The Irish Government has again insisted that “the border issue is a political, not a technical matter”
Officials in Britain are claiming that the Minister for Foreign Affairs’ statements on the Irish border represent a change in policy from the Irish government.
Minister Simon Coveney has called on the EU to move the country's border into the Irish Sea.
Following the completion of the latest round of negotiations between the UK and EU in Brussels last week, Minister Coveney said Ireland “cannot and will not” accept the return of a hard border in Ireland.
He rejected the idea that the problem could be solved through the use of technology, including surveillance cameras, to allow free movement between the north and south of the island – an idea supported by Westminster.
“What we do not want to pretend is that we can solve the problems of the border on the island of Ireland through technical solutions like cameras and pre-registration and so on,” he said. “That is not going to work.”
“Any barrier or border on the island of Ireland in my view risks undermining a very hard-won peace process and all of the parties in Northern Ireland, whether they are unionist or nationalist, recognise that we want to keep the free movement of people and goods and services and livelihoods.”
According to reports in The Times Ireland Edition this morning, Whitehall sources have taken the comments as a sign that the Irish Government’s “attitude has hardened” following Leo Varadkar’s confirmation as Taoiseach.
However, the Irish government’s Position Paper on Brexit - published in May - pledged to ensure the Good Friday Agreement is “fully respected and protected” and made clear that the government’s priority is that there be “no visible, ‘hard’ border on the island of Ireland.”
The paper said the issue will require “a political and not just a technical solution” and noted that both the British and Irish governments had indicated their intention to maintain the Common Travel Area (CTA).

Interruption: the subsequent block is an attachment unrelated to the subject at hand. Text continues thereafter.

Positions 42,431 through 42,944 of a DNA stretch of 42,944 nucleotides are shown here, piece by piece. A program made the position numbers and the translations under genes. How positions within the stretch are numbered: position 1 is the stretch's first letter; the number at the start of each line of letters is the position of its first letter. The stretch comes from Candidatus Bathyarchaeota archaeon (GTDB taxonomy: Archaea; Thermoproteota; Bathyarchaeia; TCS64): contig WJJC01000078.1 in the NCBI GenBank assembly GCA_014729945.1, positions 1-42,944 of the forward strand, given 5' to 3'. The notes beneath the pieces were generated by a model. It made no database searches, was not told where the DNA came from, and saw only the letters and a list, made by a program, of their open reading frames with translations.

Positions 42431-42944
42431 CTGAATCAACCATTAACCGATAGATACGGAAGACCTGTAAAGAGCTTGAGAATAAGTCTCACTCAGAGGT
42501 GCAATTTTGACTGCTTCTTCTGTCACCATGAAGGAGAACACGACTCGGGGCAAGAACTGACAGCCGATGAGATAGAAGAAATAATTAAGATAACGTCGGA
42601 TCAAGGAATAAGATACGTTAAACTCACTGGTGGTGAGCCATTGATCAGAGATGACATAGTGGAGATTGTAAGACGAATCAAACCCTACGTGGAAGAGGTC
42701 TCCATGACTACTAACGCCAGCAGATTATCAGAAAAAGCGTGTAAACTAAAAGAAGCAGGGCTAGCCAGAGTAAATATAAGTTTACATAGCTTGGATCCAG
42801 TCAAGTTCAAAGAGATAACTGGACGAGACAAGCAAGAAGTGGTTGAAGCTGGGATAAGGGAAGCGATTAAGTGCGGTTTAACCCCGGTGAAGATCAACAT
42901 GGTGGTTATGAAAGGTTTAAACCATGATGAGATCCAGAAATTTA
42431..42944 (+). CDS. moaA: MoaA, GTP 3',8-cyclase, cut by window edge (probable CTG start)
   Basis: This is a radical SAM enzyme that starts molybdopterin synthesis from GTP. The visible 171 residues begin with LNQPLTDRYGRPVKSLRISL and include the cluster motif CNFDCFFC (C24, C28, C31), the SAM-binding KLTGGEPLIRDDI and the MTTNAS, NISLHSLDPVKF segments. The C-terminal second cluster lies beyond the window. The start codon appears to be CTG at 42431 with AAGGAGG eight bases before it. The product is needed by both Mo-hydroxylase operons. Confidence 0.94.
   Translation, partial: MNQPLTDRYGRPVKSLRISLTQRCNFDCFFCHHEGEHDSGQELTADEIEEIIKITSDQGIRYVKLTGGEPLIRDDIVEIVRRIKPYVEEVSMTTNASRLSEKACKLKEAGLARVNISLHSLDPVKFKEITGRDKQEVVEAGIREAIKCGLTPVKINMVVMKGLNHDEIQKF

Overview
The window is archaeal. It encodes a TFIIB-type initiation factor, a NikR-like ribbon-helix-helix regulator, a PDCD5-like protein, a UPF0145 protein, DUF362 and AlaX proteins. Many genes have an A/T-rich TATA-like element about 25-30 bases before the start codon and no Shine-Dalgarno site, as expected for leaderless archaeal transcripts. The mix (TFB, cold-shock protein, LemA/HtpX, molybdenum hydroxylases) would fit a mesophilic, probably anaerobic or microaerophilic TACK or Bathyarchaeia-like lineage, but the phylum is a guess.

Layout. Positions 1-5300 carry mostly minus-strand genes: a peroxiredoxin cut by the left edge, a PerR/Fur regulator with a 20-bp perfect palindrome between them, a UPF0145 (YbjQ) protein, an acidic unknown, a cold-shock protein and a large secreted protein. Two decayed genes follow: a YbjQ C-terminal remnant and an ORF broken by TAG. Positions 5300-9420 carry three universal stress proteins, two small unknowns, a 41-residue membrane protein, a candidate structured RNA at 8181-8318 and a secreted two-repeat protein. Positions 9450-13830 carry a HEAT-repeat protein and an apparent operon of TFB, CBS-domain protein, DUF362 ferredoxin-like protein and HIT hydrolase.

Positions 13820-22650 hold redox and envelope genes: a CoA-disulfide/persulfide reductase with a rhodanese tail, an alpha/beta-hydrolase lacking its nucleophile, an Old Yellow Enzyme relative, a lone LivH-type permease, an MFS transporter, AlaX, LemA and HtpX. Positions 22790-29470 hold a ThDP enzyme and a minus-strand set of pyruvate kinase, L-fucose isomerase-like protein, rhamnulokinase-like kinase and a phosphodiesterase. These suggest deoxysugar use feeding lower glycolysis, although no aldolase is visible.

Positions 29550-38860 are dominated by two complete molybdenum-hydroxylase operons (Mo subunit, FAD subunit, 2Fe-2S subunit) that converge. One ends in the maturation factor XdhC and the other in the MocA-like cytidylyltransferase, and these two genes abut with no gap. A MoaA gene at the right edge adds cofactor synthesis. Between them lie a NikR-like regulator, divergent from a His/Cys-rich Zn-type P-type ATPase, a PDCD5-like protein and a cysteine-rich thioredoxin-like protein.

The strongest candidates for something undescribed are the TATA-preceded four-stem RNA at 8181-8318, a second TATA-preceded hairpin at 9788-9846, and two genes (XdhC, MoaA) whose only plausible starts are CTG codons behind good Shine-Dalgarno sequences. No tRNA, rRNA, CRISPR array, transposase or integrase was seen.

This afternoon the British Chancellor of the Exchequer Philip Hammond said placing the border in the Irish Sea is unacceptable:
“The answer [...] cannot be to create a border between Northern Ireland and Great Britain,” he said.
“That would not be something that was acceptable to us or to the people of Northern Ireland.”
Members of the DUP have also come out strongly against the idea calling it “absurd and unconstitutional.”
What the alternative might be remains unclear, amid reports yesterday that the EUs chief Brexit negotiator Michel Barnier is increasingly concerned that Britain has failed to put forward any position on many key issues up for discussion.
Meanwhile, an EU official told the Reuters news agency that there had been no detailed talks on the Irish border as yet.
Mr Barnier is reportedly concerned that talks on the future relationship between the EU and UK will have to be delayed due to the slow progress of negotiations thus far.
In a statement this morning, the Department of Foreign Affairs said the Irish Government has consistently said that “the border issue is a political, not a technical matter” that will require “flexible and imaginative solutions.”
“The risks of a hard border are not solely economic or trade related,” reads the statement.
“It is also about communities and society and there are many factors that will have to be considered. “
“Ireland’s unique concerns and priorities for the Brexit negotiations have been strongly acknowledged by both the UK and our EU partners.
“The objectives of protecting the Good Friday Agreement in all its parts and the gains of the peace process, including avoiding a hard border, are shared by all sides.”
Further talks are scheduled for late August.
With additional reporting from Gavan Reilly ...